Call for green makeover of Champs-Élysées to reclaim avenue for Parisians

A committee representing local businesses on the Champs-Élysées is calling for traffic to be restricted and new green space added in a bid to make Parisians fall back in love with the legendary avenue.

Once known as the world's most beautiful street and a magnet for promenading Parisians, the Champs-Élysées is typically shunned by locals today.

"People are out of love [with the Champs-Élysées] because the avenue is considered too noisy, too polluted, not necessarily very safe, and perhaps too given over to tourists," says Philippe Chiambaretta, an urban architect.

"That's why we Parisians don't really want to come and stroll here anymore."

Working with the Champs-Élysées Committee, his firm, PCA-Stream, has come up with 150 proposals to change that.

In a report presented to Paris city hall this week, they recommend devoting an extra 13 percent of the two-kilometre avenue to pedestrians and doubling the width of cycle lanes, while keeping four lanes for cars instead of six.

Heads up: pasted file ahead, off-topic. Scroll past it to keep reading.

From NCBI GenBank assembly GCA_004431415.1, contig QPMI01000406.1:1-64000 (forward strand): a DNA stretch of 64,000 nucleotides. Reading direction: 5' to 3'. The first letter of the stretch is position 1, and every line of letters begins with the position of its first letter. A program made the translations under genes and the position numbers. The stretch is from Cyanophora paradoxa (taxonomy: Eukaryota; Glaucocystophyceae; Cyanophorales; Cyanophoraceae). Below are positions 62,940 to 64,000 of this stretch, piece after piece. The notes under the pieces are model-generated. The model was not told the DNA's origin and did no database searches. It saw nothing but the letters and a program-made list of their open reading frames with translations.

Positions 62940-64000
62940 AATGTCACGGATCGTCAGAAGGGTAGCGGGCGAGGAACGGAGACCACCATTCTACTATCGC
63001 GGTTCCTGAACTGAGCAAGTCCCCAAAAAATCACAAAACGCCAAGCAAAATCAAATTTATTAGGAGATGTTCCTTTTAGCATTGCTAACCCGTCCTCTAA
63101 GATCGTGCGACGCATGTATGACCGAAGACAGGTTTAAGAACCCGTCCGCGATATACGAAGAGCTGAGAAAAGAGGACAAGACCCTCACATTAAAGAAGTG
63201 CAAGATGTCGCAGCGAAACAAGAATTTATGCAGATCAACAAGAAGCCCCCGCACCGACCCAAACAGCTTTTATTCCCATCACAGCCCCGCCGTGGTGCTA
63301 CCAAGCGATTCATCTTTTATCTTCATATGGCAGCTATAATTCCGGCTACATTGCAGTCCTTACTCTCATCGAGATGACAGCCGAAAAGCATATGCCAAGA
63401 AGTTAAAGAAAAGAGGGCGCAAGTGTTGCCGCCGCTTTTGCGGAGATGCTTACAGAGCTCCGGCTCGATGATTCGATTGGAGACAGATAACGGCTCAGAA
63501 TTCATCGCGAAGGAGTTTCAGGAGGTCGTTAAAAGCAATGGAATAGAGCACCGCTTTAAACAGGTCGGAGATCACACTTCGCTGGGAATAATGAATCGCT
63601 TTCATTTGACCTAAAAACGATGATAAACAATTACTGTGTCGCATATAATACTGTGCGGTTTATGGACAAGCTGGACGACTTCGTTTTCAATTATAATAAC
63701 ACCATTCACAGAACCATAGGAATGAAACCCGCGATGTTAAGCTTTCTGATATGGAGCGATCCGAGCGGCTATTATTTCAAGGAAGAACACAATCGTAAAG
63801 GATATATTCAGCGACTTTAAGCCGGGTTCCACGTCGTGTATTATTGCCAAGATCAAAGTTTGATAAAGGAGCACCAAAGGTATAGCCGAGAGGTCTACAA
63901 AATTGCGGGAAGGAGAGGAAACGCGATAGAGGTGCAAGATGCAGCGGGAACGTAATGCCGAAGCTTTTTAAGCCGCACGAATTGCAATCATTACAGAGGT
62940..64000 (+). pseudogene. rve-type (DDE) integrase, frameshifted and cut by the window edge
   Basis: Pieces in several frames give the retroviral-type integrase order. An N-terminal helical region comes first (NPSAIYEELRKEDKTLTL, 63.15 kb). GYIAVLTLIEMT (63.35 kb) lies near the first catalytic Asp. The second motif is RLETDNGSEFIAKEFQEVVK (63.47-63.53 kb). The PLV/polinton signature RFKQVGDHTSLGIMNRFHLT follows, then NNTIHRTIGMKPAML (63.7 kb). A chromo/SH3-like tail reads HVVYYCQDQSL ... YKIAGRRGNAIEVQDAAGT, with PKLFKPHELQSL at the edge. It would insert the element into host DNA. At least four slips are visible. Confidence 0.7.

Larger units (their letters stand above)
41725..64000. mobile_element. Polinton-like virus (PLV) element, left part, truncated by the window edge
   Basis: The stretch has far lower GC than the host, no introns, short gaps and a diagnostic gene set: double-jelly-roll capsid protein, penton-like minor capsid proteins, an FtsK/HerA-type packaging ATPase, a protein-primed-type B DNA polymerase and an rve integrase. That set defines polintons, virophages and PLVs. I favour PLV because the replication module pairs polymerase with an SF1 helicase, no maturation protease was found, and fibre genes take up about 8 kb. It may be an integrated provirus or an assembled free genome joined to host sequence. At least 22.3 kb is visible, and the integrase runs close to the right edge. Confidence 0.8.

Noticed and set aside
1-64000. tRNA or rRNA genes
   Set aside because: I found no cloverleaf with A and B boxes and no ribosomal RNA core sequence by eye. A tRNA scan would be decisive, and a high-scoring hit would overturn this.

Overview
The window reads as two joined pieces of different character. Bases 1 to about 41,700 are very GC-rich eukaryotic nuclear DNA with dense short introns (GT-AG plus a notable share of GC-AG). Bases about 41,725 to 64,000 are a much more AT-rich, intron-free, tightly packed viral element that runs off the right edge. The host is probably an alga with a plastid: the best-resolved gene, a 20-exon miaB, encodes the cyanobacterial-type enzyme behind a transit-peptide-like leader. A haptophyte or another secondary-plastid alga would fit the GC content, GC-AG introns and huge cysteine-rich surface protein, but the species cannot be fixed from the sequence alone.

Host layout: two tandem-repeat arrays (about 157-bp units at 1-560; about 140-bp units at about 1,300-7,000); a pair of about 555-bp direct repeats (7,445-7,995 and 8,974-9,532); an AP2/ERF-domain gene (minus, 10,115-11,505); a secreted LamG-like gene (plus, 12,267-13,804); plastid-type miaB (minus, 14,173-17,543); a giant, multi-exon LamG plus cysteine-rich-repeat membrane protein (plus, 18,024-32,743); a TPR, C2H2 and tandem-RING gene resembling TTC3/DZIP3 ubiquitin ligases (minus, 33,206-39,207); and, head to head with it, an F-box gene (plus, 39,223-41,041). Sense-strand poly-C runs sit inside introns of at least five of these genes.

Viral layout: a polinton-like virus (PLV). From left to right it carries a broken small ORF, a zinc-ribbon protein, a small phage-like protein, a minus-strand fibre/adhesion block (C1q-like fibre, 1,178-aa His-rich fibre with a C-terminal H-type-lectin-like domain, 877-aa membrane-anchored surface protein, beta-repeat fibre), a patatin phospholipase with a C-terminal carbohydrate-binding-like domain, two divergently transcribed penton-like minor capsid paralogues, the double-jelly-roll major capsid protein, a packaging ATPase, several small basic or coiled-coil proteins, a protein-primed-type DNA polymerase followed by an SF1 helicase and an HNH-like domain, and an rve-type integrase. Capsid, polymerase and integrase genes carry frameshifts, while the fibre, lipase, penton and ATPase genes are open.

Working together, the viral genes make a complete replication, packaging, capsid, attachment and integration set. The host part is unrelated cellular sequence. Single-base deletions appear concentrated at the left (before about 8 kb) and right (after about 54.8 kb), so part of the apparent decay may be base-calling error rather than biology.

Benches, fountains and public toilets should be installed the length of the avenue, the report says, converting the equivalent of 150 square metres into space for rest and relaxation.

It also outlines plans to turn the gardens at the base of the Champs-Élysées – currently sparsely planted and with few amenities – into a true city park, with playgrounds, fountains and greenery.

In total, the report calls for an extra 160 trees to be planted and a hectare of lawns and flowerbeds added – which, it points out, would also help adapt the avenue to climate change by replacing hard, reflective pavement with porous earth that doesn't hold on to heat or rainfall.

Read more on RFI English

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